Blooming Cymbidium Orchids
Author: Celeste BoothNo Comments
Cymbidium orchids are native to the foothills of the Himalayas and are accustomed to cool conditions. Their tall spikes have from 10-25 flowers ranging from 2 1/2″ to 6″ which last from one to three months. Many are fragrant and their long leaves make them attractive as indoor plants.
- Light and Shade – When growing Cymbidiums outdoors, place the plant where it receives bright defused light such as through a pine tree or shrub in early morning. Very light afternoon sun works also. When you bring them indoors, give them as much light as you can (south, east or west windows).
- Temperature – It is essential to grow Cymbidiums outdoors from May to early to mid-October. They like night temperatures to fall below 58 degrees. These cool temperatures will initiate the flower spikes. They will tolerate temperatures as low as 35 degrees. When the plants are brought indoors in the fall, place them in a bright (south or east window preferably) cool section of your home.
- Humidity – Humidity may be provided with the use of a humidifier or the tray and gravel method. Just make sure that the plant is not standing in water or the roots will rot.
- Watering – During the growing season, which is generally spring, summer and fall, cymbidiums should be watered frequently and heavily; in winter, with less sun, watering can be somewhat reduced. Except for the period immediately after potting, the growing medium should be kept moist at all times. A fine spray over the foliage, in addition to pot watering, is beneficial unless the weather is cloudy. These plants have long thin leaves what are prone to tiny, almost invisible spider mites on the undersides. To avoid getting the mites, take the plant into the shower once a month and spray the foliage lightly with room temperature water. If you have spider mites, insecticidal soap sprayed 3 times, one week apart, should control them.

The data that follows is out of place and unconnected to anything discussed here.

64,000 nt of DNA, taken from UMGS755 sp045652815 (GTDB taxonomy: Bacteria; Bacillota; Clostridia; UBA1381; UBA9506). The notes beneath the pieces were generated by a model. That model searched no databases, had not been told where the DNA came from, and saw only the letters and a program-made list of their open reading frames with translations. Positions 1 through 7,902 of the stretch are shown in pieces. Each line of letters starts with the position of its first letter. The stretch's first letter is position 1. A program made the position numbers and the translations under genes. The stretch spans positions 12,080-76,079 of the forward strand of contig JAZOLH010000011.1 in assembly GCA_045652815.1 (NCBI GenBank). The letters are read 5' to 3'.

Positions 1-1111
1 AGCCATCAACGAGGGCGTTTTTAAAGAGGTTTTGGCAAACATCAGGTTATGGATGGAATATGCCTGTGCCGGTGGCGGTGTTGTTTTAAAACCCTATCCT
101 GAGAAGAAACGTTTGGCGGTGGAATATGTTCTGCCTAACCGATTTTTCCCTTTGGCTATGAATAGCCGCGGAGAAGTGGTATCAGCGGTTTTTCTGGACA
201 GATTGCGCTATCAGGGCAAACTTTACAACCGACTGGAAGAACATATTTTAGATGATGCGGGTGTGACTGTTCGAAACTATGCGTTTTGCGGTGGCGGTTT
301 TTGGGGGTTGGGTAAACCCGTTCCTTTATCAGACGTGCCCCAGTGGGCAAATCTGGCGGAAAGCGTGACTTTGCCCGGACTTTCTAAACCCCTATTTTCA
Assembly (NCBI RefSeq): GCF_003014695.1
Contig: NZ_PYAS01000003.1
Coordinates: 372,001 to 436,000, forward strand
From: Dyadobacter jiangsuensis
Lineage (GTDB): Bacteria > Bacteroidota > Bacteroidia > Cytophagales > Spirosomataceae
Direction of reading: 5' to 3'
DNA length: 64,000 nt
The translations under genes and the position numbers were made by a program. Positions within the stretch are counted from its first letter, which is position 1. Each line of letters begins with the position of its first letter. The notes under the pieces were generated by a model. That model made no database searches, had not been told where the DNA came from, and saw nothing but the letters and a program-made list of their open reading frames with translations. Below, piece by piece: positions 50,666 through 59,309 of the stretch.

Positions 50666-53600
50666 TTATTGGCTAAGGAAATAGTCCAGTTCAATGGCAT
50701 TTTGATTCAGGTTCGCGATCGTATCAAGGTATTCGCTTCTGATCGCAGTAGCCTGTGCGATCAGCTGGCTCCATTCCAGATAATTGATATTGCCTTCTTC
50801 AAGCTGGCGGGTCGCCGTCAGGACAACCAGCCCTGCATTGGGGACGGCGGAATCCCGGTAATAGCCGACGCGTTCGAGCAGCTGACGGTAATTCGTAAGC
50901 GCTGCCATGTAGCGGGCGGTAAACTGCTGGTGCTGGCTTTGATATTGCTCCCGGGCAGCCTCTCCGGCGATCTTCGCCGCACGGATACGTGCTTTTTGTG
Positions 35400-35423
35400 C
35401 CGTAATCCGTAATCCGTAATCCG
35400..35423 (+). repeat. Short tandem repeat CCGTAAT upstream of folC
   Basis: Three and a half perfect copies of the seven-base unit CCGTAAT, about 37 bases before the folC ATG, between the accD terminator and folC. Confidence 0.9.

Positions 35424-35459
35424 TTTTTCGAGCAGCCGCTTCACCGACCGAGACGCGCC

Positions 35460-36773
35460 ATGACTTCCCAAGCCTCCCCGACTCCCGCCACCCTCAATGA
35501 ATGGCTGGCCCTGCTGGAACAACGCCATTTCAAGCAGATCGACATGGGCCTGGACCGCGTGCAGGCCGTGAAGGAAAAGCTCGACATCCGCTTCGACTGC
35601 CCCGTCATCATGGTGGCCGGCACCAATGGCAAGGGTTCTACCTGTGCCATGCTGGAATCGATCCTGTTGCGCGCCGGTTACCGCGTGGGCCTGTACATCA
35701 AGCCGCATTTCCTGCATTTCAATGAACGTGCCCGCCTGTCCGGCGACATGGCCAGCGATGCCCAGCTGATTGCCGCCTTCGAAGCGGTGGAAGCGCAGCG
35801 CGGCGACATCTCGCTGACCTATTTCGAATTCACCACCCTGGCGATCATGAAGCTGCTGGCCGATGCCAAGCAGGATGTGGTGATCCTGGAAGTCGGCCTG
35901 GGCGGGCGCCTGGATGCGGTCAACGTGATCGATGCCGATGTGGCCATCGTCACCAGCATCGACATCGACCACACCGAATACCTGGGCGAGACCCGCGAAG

- Potting – Many different potting media have been used for cymbidiums-straight osmunda, fiber, rockwool, or fir bark, mixes of loam, dried oak leaves, and redwood fiber, or various combinations of standard horticultural materials. The important thing is to have a light, porous medium, capable of holding moisture but draining thoroughly. When plants need to be divided and repotted, do it in the spring after blooming. Repot only when the medium has broken down, for cymbidiums do best when not disturbed. Cymbidiums produce an extensive root system and may be “overpotted” more readily than other orchids. Select a pot which, once the plant has been placed in the center, allows space for at least two years’ growth. Remove all dead or dying roots from the plant, carefully taking off the old compost without causing damage to the live roots. Should you wish to divide your plant at this time, each section should have three or four green bulbs in addition to any new leads. As cymbidiums are particularly susceptible to a number of diseases, it is now standard procedure with them and any orchid for that matter, to sterilize all cutting and potting instruments before using them on a new plant. Backbulbs, or the old leafless pseudobulbs, should be removed if the procedure will cause no damage to the rest of the plant.
Header Photo: Michael Wolf